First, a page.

The Christ of Reconciliation
44 x 21 x 33 in.
When I first saw a Spanish Colonial artifact of Christ depicted with the Sacred Heart, it immediately conjured parallels to Aztec human sacrifice.
This icon is a tool used to explain a synthesis of divine concepts in visual terms; Christ is a man, yet omnipresent, sacrificing Himself for the sake of the viewer standing before Him. Christ is holding an obsidian knife, traditionally used by Aztec priests to cut the hearts out of sacrificial victims. The wound creates a window into the cosmos created within Him. This space pierced by light simultaneously represents the fundamental significance of the Messiah’s resurrection in Christianity and the cyclical rebirth of the universe in Aztec cosmology. The wounds of the crucifixion are present upon Christ’s body as he performs this action to reconcile the foreign idea of Himself within a new cultural context.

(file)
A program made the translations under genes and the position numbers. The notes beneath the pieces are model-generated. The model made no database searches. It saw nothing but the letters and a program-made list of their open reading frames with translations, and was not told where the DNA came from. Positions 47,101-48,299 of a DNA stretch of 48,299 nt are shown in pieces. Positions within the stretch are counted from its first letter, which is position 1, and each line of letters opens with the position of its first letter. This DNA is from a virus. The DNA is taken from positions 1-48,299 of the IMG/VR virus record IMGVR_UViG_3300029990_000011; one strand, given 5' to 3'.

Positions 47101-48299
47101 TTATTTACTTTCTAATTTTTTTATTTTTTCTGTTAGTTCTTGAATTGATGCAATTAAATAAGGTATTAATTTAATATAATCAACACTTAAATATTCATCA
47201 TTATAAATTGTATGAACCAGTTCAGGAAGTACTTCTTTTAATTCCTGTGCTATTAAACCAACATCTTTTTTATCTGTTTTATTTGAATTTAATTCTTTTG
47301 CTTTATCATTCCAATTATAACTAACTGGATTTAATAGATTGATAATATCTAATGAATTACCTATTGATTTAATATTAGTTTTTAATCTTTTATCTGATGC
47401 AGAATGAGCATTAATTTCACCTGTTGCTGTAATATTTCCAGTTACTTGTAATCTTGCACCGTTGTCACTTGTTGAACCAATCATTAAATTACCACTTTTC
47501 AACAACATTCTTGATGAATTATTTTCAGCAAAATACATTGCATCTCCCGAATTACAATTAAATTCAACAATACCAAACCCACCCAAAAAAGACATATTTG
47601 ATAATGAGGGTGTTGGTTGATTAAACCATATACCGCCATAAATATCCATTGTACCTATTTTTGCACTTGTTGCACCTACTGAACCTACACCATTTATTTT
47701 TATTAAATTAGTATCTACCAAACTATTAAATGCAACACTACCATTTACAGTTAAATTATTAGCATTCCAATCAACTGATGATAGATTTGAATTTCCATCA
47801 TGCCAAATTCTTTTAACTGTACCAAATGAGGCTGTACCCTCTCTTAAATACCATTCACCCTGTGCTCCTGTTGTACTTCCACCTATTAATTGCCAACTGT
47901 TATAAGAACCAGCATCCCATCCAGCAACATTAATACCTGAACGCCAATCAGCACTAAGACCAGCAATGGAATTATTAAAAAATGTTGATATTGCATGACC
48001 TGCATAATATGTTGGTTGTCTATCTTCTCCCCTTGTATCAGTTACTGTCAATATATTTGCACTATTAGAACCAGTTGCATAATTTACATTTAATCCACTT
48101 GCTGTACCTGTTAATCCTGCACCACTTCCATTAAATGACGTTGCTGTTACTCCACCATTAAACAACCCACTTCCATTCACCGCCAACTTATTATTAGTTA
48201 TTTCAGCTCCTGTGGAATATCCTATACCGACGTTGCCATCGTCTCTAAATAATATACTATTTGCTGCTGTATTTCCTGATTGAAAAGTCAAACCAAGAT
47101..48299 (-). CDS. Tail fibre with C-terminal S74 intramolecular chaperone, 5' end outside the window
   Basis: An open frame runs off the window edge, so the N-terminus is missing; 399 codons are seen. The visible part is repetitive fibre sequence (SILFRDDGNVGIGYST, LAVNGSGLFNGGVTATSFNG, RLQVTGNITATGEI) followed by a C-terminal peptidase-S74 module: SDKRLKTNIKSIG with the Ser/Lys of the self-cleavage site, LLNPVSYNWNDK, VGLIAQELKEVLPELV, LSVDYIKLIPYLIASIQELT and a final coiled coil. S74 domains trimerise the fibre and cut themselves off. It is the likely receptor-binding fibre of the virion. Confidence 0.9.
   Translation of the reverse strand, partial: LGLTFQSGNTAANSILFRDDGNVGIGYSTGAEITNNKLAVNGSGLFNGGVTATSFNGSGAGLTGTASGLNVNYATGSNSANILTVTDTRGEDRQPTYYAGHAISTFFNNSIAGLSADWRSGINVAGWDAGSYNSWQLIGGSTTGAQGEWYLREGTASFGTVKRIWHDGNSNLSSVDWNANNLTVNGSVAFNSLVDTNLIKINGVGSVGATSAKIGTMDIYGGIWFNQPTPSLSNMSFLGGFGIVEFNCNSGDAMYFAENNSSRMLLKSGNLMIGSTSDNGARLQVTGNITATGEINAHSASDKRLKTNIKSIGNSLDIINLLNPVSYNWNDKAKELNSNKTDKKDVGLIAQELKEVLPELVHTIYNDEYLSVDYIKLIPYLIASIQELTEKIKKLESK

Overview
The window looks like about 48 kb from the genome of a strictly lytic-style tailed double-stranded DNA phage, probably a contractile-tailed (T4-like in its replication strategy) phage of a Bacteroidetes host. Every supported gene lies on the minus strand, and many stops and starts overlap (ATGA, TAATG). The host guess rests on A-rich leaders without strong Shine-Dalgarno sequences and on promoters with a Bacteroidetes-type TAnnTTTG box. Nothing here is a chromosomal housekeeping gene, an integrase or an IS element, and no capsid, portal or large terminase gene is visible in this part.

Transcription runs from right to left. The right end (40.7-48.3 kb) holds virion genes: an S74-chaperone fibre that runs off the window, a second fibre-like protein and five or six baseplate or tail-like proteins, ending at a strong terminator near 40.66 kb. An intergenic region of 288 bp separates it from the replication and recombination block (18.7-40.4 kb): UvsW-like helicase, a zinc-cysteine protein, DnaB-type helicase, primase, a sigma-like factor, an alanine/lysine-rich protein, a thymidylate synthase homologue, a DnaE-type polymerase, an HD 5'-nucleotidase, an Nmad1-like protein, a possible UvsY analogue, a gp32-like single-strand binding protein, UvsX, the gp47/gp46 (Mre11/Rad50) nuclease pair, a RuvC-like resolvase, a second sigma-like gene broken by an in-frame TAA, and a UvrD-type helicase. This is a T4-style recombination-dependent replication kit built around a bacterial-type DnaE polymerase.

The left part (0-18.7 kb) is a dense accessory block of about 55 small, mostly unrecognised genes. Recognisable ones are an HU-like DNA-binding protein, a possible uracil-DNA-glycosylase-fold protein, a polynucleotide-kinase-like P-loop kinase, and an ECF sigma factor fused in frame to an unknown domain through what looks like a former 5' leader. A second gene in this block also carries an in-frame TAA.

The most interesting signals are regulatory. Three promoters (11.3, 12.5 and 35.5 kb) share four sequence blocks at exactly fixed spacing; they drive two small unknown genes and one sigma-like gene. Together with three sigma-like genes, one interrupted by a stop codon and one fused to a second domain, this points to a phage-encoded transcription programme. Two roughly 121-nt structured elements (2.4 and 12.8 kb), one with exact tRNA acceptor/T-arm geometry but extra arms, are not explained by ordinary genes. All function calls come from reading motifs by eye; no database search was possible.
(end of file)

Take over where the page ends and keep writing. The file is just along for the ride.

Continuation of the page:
Had a communion between these two cultures, resulting in icons like this, been allowed by the workshops producing religious art in Colonial Mesoamerica, it might have converted the aboriginal leap to faith into a leap of faith.
In the Christ of Reconciliation, one can see the icon of the Sacred Heart split into its two primal counterparts to reborn in a new symbol made flesh.(Edited by David Spolum)